‘So if you’re warming up for a 25-mile TT make sure you reach your functional threshold intensity, heart rate and power output for at least a few minutes.

‘If you’re about to take part in a race with lots of tight corners, perform some out-of-the-saddle sprints to simulate coming out of those corners.’

Timing is also crucial. Butler recommends that if you’re racing, you should finish no longer than an hour before your event. 

‘Stay warm, or if it’s a very hot day find some shade so you don’t overheat. Don’t panic about losing the benefits of the warm-up. As long as you stay warm, trust in your process.’

The science

The next question is what that process is actually for. ‘Warming up is important for multiple reasons,’ says Whyte.

The first is heat dissipation. When we exercise the body produces heat, and three-quarters of that heat is lost through dissipation. Yet muscles operate at a temperature that’s higher than their resting temperature.

‘The enzymes linked to energy production and the neural signalling to the muscles that fires them up are also heat-dependent. It’s like getting into a car – you wouldn’t turn the engine on and rev it to 8,000rpm.’

‘We all know that stiff feeling at the start of a ride when the legs just don’t seem to work,’ says Ian Holmes, sports therapist and soigneur for Madison Genesis.

‘The muscle fibres need to be activated, which means increasing bloodflow and establishing range of motion. These muscles include those associated with respiration – the diaphragm and intercostals – that assist with breathing and supplying oxygen to the muscles.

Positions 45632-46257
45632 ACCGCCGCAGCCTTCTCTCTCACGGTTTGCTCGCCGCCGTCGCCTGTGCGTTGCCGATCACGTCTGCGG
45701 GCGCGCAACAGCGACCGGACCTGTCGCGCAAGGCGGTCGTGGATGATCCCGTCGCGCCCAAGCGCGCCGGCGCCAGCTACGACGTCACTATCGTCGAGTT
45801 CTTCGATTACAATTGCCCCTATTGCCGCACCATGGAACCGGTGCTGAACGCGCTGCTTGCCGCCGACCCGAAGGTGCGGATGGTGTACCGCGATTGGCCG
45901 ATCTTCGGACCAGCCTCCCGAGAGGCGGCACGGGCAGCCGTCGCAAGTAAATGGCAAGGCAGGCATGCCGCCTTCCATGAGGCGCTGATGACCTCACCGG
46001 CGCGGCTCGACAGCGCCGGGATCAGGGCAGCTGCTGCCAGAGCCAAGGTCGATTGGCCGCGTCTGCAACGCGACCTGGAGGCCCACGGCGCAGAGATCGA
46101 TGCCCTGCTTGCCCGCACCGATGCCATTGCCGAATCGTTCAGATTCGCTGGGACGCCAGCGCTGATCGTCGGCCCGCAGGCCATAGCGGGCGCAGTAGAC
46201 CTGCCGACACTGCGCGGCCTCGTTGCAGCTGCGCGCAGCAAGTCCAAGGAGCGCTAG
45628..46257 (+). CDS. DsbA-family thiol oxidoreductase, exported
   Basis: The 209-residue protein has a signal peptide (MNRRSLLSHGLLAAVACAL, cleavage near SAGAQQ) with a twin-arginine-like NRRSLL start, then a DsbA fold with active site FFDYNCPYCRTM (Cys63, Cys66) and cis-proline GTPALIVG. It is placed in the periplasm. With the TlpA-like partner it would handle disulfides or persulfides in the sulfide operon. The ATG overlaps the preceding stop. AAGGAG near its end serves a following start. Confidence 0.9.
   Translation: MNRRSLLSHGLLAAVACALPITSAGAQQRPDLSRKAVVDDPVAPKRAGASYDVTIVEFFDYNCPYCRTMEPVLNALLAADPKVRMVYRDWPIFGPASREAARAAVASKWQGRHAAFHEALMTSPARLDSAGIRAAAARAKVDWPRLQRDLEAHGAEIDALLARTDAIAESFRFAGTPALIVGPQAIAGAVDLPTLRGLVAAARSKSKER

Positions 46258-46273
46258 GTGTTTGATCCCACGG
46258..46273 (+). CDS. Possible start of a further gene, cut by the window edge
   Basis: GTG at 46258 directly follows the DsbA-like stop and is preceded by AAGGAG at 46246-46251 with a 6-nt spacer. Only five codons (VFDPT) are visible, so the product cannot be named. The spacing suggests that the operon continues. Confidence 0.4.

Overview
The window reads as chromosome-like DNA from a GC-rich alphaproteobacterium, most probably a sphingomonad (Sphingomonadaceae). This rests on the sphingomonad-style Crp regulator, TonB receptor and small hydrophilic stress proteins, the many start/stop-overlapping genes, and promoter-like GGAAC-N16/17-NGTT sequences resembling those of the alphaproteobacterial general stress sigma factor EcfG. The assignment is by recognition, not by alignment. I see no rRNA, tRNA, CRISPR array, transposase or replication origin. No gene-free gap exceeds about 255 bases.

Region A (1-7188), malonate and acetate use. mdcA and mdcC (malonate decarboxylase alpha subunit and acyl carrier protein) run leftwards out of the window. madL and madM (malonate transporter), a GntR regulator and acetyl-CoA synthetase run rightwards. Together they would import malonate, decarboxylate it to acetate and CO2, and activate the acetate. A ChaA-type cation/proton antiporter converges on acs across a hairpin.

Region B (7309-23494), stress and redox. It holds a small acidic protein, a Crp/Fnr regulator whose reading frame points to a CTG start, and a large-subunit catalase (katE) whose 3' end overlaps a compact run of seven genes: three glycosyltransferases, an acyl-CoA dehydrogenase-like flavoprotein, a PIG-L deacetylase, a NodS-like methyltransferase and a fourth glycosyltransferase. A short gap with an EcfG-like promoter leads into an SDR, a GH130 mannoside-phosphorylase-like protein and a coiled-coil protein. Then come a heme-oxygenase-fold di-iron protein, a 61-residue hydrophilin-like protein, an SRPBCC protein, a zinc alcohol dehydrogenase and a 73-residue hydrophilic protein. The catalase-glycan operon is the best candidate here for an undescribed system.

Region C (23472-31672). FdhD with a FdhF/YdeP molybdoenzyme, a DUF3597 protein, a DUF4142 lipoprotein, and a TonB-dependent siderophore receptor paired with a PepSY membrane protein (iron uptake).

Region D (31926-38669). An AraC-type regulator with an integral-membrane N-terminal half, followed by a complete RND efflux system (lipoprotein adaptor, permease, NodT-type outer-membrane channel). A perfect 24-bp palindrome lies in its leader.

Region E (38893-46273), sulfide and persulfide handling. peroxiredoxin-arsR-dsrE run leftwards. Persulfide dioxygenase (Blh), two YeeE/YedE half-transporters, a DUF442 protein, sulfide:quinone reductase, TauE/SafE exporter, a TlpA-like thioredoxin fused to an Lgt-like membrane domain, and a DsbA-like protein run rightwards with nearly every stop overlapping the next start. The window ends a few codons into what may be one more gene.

‘More oxygen to the muscles equals better performance.’

‘It’s also important for getting switched on psychologically, especially if you’re in a race and it goes off hard,’ says Newton. ‘If you haven’t warmed up you may never recover from the fact that your heart rate has gone sky high from the start.’

The benefits are as clear as the science. You’ll perform better physically and mentally, and you’re less likely to get injured.

‘Studies with regard to injury prevention are tricky because testing muscles to failure is painful, but muscle tears are more likely when applying load to cold muscle fibres,’ says Holmes.

Off the bike